Work at junction ‘will make little difference to safety’

Charlotte and Helen Wyld outside their house, with the boarded-up window beside them.
Charlotte and Helen Wyld outside their house, with the boarded-up window beside them.

A mother, whose two young daughters had a lucky escape after a car ploughed into their home at a notorious junction, has criticised safety measures earmarked for the site – believing they will do little to improve the situation.

Last week, the Gazette reported that Northumberland County Council had agreed to a series of works at the dangerous New Moor House crossroads, where the B6341 road from Alnwick to Rothbury meets the A697.

The car crashed into the house.

The car crashed into the house.

It comes after a Vauxhall Corsa crashed into the Wyld family’s house on the evening of January 30. The impact brought a window frame tumbling onto the settee in the living room, where young siblings Charlotte and Ruby had been sitting just 20 minutes before. It wasn’t the first time that a vehicle has hit the house and following last month’s incident, Helen called for the safety of the crossroads to be improved, suggesting that stop signage and rumble strips could help.

Work that has been agreed at the site includes improvements to the existing road markings, cutting back of vegetation to improve the visibility of existing traffic signs, as well as cleaning existing channels and gullies. These works are expected to be complete by the end of March.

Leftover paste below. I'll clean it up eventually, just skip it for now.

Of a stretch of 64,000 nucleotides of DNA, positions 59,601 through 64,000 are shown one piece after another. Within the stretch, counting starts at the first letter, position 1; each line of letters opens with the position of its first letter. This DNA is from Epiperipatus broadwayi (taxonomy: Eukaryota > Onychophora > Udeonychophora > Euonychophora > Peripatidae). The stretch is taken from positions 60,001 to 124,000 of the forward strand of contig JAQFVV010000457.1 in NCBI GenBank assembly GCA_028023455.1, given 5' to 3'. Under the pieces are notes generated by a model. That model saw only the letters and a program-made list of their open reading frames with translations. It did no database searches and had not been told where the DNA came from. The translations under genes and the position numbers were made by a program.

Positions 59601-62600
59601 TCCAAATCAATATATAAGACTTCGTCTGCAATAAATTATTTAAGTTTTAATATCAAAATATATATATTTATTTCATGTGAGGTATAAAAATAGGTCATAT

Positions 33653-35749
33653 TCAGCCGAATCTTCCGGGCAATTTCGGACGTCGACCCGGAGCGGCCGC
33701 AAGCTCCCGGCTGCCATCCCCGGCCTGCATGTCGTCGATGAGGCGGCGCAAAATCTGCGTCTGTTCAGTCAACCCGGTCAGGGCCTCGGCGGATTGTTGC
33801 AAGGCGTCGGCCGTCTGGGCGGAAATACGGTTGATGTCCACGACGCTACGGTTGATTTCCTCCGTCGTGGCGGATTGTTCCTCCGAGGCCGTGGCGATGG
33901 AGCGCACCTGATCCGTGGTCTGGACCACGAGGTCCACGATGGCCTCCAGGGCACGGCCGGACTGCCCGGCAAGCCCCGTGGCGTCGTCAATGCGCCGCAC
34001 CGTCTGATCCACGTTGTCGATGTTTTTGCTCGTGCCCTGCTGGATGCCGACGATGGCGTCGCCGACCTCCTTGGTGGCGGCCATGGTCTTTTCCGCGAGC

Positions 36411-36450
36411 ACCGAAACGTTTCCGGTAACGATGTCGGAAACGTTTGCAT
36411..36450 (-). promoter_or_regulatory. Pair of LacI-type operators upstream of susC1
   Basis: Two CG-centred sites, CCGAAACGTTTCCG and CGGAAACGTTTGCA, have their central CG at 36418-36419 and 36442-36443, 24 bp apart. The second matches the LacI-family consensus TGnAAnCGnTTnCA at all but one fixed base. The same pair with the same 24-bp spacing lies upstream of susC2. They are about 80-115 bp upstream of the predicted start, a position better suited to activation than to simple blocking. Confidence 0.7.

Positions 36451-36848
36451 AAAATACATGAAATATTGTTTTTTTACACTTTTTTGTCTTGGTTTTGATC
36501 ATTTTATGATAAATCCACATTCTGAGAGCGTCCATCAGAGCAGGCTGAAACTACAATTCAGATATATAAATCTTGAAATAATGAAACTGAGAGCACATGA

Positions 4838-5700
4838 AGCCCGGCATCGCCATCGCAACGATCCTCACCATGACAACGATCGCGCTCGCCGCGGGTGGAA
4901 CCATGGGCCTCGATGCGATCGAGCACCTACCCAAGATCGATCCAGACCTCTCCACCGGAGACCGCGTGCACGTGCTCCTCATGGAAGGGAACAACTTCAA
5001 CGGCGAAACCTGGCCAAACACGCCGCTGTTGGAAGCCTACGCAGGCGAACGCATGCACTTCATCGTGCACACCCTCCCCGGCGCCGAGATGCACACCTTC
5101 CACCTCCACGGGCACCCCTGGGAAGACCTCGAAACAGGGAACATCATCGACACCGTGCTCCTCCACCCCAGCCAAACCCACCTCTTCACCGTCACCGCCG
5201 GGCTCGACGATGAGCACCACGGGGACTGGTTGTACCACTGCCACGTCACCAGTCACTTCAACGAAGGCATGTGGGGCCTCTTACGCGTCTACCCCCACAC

Further measures are proposed on the B6341 side-road approach to the crossroads from Rothbury, which includes new signage and road markings.

However, Helen believes more still needs to be done. She said: “I am very disappointed with what they are going to do and feel it is going to make very little difference to the safety here. We will continue to feel unsafe in our home, as it will be just a matter of time before we have another vehicle plough into our house, and next time we may not be as lucky.

The broken window frame inside the living room.

The broken window frame inside the living room.

“We will continue to campaign for improved safety at this junction. We are living with a constant reminder of what happened, as our house is still a cold, dusty building site. It is going to take several more weeks before we can use our living room again and many months for my children to get over the trauma.”

The crossroads are in the Longhoughton ward of Coun Kate Cairns, who helped to thrash out safety measures for the site following the crash.

She said: “I raised the proposals of a stop junction and rumble strips with officers, but this was rejected as there are certain criteria which have to be met for the application of these measures. It was also mentioned that rumble strips would cause extra noise at the property.

“Other measures have been proposed and I have pressed for these to be implemented ASAP. I will continue to raise the issue of the safety of this junction and the A697 at every opportunity.”